Valuing each life–somewhat arbitrarily and without regards to life expectancy–at $10 million, Elias plugged a bunch of numbers into a machine and voila! came up with irrefutable proof that locking down hard and fast is less costly than failing to do so. Elias earnestly stated that his airtight equation demonstrates that if you are against elimination (ZeroCovid) the only conceivable reason could be that you dispute one of his premises, so you therefore believe one of the following: the cost of infections is lower than it is; the cost of lockdowns is more; hospital capacity is greater; the importation rate is higher; or complete vaccination is achievable in a shorter time frame.
At no time did he mention psychology, human rights, or civil liberties. If Elias had the slightest understanding of these concepts, he did an exceptional job of hiding it.
Michelle Lukezic and Eric Nixon, like Elias, gave a presentation akin to what I imagine it would be like to watch aliens discuss human psychology and behavior. Presumably a couple, Lukezic and Nixon founded a company called MakeGoodTogether, and believe that the coronavirus problem boils down to a lack of individual discipline and accountability. They acknowledged that the extreme social distancing they touted as the answer to the world’s woes is contrary to our nature, but insisted that we simply must try harder.
We could eradicate coronavirus, they solemnly instructed us, if only we would insist upon declining social invitations, and suggested that people post pledges on social media to that effect. They apparently spent little time considering the plight of essential workers whose employment does not allow them the luxury of distancing, apart from a comedic description of the psychic discomfort they experienced when the mask of a workman in their home slipped down his face. Lukezic was very proud of Nixon for refusing to shake the man’s hand upon his departure. I had to double-check the link a couple of times to make sure I had not inadvertently stumbled upon a Saturday Night Live episode.
Another noteworthy contributor to the ZeroCovid Summit was Michael Baker, the architect of New Zealand’s coronavirus strategy. Baker insisted that “following the science” indisputably leads to the ZeroCovid strategy, as though science alone informs policy. He made several stunning admissions, among which are that containment should also be the strategy for influenza, and that the coronavirus pandemic has given us the opportunity to reset in order to address inequities in society and threats posed by climate change. In other words, Baker does not foresee a return to normal life.
As demonstrated by its presenters at the Summit, ZeroCovid is the unfortunate end result of the inexplicable belief held by too many people that it makes sense to fixate upon one problem to the exclusion of all others. No one at the Summit, or in any other context for that matter, has ever made a convincing case for elevating the coronavirus pandemic above all other considerations. There is a reason for this: the facts and logic all point in the opposite direction.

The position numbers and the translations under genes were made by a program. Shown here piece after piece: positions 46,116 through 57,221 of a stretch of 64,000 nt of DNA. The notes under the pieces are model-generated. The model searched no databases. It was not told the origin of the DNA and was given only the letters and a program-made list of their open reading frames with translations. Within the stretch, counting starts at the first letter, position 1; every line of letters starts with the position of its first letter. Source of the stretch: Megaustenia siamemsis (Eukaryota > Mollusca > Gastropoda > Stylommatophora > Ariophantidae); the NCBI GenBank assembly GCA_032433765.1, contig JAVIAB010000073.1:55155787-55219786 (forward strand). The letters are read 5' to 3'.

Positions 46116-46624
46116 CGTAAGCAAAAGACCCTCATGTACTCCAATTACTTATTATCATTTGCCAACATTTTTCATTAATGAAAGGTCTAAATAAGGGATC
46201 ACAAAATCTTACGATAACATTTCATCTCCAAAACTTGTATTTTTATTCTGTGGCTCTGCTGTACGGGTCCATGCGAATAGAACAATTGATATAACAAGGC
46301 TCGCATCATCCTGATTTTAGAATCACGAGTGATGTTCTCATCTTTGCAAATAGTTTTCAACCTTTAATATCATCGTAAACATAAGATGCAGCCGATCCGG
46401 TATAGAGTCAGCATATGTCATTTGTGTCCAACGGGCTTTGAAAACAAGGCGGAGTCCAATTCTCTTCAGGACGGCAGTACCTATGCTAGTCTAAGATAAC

An argument could certainly be made that a virus or other threat calculated to wipe out humanity or a significant portion of it, across age ranges, warrants exclusive focus on that threat for its duration. As I and others have written before, the coronavirus simply does not constitute such a danger. We now have a year of data from which to conclude beyond all doubt that exposure to the virus only poses a significant risk, beyond those we are accustomed to taking in everyday life, to the very old. The overwhelming majority of those infected with the virus suffer not at all, or minimally, and recover within days or weeks. This does not mean that the problem should be ignored, but rather that it should be addressed utilizing the same methodology with which we approach all public health matters: by taking into account the effects of the policies enacted in response to them.
ZeroCovid adherents are not qualitatively different from the epidemiologists and politicians who have advocated for and imposed lockdowns and mask mandates across the globe. They all believe that they can force billions of people to behave, for an indefinite time period, in ways that are contrary to our nature and deleterious to our well-being. They see nothing wrong with assuming control over every facet of our lives.
They are maniacally focused upon theories and models, and uninterested in what works in practice. They have no conception of human liberty or dignity. Rather than recognize that lockdowns, forced human separation, and masks are ineffective at quelling the spread of the coronavirus, while carrying enormous costs, not least among them the erasure of liberal democracy, the most fervent adherents to this ideology believe that the answer is more, and harder. That means deprivation of our rights and liberties, and denial of our basic human needs, until the coronavirus is eradicated from the globe. If they get their way, that may well be until the end of time.
Many thanks to my friends and colleagues Phil Magness and Kiley Holliday, who assisted me in researching and writing this article.
Jenin Younes is a graduate of Cornell University and New York University School of Law. Jenin currently works as an appellate public defender in New York City.